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11 Burbank Sites Test Higher for Chromium 6

Health: Readings for the suspected carcinogen at the public facilities tested show levels more than 45 times that suggested by the state. Officials say no threat is posed.

November 08, 2000|ANDREW BLANKSTEIN | TIMES STAFF WRITER

BURBANK — Tests of tap water at 11 public facilities in Burbank--including fire stations, libraries and schools--showed levels of chromium 6 at up to 9 parts per billion, more than 45 times the level suggested by a state agency, according to a study released Tuesday.

The tests recorded the highest level of the suspected carcinogen--9 parts per billion--at William McKinley Elementary School, Burbank High School and the city's Main Library.

Other readings ranged between 3 and 5 parts per billion.

State health officials say those levels do not pose a threat, but experts are divided over acceptable limits of chromium 6 in water. Chromium 6 is suspected of causing cancer and other illnesses.

The chromium 6 levels in Burbank were slightly higher than tap water tests taken by the Los Angeles County Toxicology Bureau at 110 government county facilities. The county tests recorded the highest level of chromium 6--at 7.84 ppb--at the county Health Center in Burbank at 1101 W. Magnolia Blvd.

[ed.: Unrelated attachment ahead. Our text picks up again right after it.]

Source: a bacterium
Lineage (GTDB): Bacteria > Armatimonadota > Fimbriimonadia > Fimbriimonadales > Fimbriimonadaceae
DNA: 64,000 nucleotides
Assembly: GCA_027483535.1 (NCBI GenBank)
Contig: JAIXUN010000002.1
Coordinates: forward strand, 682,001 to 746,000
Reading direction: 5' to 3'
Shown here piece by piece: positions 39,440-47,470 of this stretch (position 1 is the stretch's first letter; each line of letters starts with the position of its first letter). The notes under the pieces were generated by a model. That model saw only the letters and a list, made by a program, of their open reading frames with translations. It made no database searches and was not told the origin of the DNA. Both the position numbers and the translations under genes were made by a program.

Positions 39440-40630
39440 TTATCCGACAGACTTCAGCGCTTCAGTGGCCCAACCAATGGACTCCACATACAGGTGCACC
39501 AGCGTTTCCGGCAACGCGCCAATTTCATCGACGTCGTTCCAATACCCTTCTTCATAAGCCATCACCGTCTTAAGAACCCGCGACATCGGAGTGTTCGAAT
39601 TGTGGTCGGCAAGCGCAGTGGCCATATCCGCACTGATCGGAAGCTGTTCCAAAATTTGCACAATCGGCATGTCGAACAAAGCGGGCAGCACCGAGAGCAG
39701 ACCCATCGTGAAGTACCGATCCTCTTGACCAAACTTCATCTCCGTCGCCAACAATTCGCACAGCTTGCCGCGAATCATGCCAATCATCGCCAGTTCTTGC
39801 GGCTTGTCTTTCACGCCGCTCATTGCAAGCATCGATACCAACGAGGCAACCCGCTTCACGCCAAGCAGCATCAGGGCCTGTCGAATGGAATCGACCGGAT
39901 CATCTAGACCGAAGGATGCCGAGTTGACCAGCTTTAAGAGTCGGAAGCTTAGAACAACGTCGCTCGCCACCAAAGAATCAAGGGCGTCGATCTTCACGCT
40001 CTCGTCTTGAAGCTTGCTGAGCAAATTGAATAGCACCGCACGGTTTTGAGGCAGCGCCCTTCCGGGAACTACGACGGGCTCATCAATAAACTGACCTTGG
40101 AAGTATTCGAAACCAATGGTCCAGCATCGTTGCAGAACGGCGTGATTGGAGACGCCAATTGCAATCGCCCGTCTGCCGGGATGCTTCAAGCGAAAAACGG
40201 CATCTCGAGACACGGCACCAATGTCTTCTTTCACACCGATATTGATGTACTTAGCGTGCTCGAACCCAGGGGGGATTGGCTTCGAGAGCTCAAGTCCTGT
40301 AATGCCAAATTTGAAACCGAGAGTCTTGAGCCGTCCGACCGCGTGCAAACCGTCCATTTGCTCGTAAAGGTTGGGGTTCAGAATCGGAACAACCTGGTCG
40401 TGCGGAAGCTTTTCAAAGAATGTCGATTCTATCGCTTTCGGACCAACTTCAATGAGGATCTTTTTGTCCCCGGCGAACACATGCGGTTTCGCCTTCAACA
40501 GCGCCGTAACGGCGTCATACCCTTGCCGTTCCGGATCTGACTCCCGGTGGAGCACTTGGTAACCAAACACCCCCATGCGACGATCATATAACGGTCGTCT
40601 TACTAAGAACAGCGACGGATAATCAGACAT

The Burbank City Council will review the results before determining what if any steps to take, Councilwoman Stacey Murphy said.

"This shows it's a good thing we tested," Murphy said. "But we are just at the beginning. We are going to have to work as diligently as possible to solve the problem."

The state Office of Environmental Health Hazard Assessment has recommended a public health goal of 2.5 ppb for total chromium, which officials say would limit chromium 6 to 0.2 ppb.

That recommendation is under study by the state Department of Health Services, which has said it could take five years to adopt because of the need to review the proposal and its impact.

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After The Times reported on delays in acting on the recommendation, Burbank and other local governments moved to conduct their own tests.

Fred Lantz, Burbank Water and Power assistant general manager, noted that in most cases chromium 6 levels registered higher than those for total chromium. He could not immediately explain the reason for this, but said the methods of testing for chromium 6 vary among laboratories.

Decades of operation by defense contractors have made the east San Fernando Valley a hot zone for chemical contamination. Parts of Burbank, Glendale and North Hollywood were declared a federal Superfund cleanup site in 1986.

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